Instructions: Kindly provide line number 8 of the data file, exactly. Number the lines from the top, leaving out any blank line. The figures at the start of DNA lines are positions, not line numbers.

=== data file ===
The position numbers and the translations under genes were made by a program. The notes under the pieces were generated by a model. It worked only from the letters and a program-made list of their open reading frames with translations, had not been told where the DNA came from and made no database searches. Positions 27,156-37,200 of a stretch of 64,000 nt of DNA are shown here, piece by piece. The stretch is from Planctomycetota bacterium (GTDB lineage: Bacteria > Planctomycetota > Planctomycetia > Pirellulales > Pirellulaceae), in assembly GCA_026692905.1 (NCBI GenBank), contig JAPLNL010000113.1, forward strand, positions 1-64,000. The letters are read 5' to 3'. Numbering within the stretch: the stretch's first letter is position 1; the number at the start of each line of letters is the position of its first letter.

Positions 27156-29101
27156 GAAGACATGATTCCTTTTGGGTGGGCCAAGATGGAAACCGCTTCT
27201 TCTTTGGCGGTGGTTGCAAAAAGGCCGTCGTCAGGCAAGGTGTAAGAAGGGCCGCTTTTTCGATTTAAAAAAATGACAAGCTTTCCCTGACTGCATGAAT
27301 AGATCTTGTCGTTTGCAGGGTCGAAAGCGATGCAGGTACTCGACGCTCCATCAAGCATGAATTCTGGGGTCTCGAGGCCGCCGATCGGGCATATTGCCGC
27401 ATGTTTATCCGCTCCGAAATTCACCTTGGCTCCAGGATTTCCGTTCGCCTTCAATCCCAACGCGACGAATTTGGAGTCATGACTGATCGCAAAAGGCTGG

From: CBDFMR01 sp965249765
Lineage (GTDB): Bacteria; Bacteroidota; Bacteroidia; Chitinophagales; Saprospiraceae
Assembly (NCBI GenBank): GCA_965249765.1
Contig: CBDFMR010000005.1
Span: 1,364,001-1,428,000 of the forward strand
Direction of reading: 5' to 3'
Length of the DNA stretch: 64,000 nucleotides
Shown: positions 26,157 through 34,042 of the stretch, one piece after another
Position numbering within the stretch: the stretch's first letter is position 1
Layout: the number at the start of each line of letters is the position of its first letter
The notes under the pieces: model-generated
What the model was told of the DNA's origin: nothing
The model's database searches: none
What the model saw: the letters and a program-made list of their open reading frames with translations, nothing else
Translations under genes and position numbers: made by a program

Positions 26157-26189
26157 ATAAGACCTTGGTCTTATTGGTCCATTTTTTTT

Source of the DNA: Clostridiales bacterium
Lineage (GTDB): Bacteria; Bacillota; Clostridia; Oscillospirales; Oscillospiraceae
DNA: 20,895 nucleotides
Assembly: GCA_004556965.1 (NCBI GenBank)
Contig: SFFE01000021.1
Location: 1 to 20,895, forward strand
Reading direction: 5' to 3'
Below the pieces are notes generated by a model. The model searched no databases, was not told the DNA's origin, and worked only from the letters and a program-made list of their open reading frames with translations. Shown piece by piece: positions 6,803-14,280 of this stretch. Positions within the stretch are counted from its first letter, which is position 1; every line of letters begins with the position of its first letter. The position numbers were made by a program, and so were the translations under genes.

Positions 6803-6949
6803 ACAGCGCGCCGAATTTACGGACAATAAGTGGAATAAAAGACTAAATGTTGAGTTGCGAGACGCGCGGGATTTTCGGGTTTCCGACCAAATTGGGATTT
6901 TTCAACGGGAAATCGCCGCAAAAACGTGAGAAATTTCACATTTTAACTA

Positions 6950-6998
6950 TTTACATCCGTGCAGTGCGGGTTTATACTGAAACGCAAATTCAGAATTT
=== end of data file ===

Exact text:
Lineage (GTDB): Bacteria; Bacteroidota; Bacteroidia; Chitinophagales; Saprospiraceae